The General Assembly passed legislation (2024-S 2744, 2024-H 8095) sponsored by Senate President Dominick J. Ruggerio (D-Dist. 4, North Providence, Providence) and Rep. William W. O’Brien (D-Dist. 54, North Providence) that would increase the penalty for violations of the care of dogs statute to a minimum fine of $100 and a maximum fine of $1,000 per violation. The care of dogs statute includes regulations on tethering dogs, leaving them outside and providing proper care and nutrition. The legislation now heads to the governor for consideration.

Click here to see news release

 

  • Assembly OKs Casimiro, Ciccone bill protecting workers’ health coverage

The General Assembly passed legislation (2024-H 7795B, 2024-S 2901B) sponsored by Rep. Julie A. Casimiro (D-Dist. 31, North Kingstown, Exeter) and Sen. Frank A. Ciccone (D-Dist. 7, Providence, Johnston) that prohibits contractors and subcontractors from paying employees the cash equivalent of any applicable health care benefit in lieu of actually purchasing the health care benefit. The legislation now heads to the governor for consideration.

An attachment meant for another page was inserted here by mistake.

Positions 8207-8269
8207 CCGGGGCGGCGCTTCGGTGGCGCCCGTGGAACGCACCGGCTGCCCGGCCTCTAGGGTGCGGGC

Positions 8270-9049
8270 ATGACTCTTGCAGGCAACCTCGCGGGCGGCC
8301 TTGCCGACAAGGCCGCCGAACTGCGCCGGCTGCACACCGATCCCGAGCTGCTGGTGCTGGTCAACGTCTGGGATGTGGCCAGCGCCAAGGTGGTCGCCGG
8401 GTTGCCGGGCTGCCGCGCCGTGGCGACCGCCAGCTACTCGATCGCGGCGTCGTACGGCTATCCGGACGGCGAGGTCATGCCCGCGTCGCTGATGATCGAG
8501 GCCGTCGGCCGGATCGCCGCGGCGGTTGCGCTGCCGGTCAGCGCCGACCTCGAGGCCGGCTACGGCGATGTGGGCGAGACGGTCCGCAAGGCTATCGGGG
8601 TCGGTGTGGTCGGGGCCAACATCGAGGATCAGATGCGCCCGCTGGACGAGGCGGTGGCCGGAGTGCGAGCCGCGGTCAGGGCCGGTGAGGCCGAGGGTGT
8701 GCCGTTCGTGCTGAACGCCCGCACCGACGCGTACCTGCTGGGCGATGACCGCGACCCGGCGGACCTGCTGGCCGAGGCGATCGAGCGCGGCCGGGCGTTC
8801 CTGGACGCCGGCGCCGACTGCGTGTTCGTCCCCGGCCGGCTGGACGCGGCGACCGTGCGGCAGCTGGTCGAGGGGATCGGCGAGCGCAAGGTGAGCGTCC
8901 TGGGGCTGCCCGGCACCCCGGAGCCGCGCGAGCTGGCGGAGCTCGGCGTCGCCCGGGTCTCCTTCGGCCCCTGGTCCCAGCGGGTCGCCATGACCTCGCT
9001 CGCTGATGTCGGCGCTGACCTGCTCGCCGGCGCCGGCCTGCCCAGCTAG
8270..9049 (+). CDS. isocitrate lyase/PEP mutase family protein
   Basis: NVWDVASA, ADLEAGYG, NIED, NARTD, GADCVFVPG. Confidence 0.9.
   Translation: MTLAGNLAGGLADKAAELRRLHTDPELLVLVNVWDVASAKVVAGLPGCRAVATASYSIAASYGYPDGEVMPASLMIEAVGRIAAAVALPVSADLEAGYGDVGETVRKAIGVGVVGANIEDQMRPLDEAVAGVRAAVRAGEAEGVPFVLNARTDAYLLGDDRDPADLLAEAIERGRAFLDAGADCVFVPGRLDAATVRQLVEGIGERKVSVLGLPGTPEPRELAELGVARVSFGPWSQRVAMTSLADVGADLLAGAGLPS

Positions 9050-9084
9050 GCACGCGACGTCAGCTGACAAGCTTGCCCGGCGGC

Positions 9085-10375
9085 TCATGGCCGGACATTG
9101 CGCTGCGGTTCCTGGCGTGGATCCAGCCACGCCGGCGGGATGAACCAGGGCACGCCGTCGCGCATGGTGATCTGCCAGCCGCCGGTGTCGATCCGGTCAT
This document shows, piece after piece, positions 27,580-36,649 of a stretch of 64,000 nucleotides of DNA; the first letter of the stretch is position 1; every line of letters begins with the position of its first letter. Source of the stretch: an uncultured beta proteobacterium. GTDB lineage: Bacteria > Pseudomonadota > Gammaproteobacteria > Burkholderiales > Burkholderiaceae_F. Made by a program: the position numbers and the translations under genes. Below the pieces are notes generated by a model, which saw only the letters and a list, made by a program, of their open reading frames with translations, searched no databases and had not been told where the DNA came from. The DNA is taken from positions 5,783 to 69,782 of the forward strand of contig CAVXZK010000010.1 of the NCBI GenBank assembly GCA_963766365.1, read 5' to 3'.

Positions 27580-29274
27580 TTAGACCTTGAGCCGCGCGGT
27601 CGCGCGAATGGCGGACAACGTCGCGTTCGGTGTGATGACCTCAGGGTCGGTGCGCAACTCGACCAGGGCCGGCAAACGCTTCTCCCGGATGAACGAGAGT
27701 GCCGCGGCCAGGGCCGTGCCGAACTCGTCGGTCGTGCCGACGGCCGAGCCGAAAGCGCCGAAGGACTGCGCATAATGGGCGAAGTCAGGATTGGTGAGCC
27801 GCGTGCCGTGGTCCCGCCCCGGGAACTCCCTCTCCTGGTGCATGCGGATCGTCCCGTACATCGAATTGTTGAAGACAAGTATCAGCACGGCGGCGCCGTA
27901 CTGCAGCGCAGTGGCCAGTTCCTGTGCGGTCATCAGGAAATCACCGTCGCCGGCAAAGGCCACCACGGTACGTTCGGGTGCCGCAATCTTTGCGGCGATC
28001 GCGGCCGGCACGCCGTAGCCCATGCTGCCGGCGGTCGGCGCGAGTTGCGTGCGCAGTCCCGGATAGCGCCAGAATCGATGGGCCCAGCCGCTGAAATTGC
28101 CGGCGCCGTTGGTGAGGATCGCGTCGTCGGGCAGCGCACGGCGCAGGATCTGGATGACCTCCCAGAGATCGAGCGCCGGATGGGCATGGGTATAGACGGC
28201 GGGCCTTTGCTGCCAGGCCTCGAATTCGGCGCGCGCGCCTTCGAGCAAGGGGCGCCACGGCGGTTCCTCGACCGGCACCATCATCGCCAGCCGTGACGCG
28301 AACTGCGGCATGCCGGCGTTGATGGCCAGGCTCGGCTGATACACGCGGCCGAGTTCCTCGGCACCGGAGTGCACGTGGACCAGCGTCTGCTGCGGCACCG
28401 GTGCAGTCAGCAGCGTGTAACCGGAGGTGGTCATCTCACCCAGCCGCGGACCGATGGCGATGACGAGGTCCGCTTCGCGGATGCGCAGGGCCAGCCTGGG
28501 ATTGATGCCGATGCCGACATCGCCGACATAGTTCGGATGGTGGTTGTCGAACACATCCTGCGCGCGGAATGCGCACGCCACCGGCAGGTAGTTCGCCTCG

Click here to see news release

 

§  Assembly OKs bill banning noncompete clauses for nurse practitioners
The General Assembly has approved legislation (2024-S 22202024-H 7696) sponsored by Sen. Pamela J. Lauria (D-Dist. 32, Barrington, Bristol, East Providence) and Rep. June S. Speakman (D-Dist. 68, Warren, Bristol) to prohibit noncompete clauses in employment contracts for nurse practitioners. The legislation, which now goes to the governor’s desk, gives nurse practitioners a protection that physicians have and is intended to address a factor contributing to the state’s shortage of primary care providers.
Click here to see news release.

 

§  General Assembly OKs bill to create ‘Blue Envelope Program’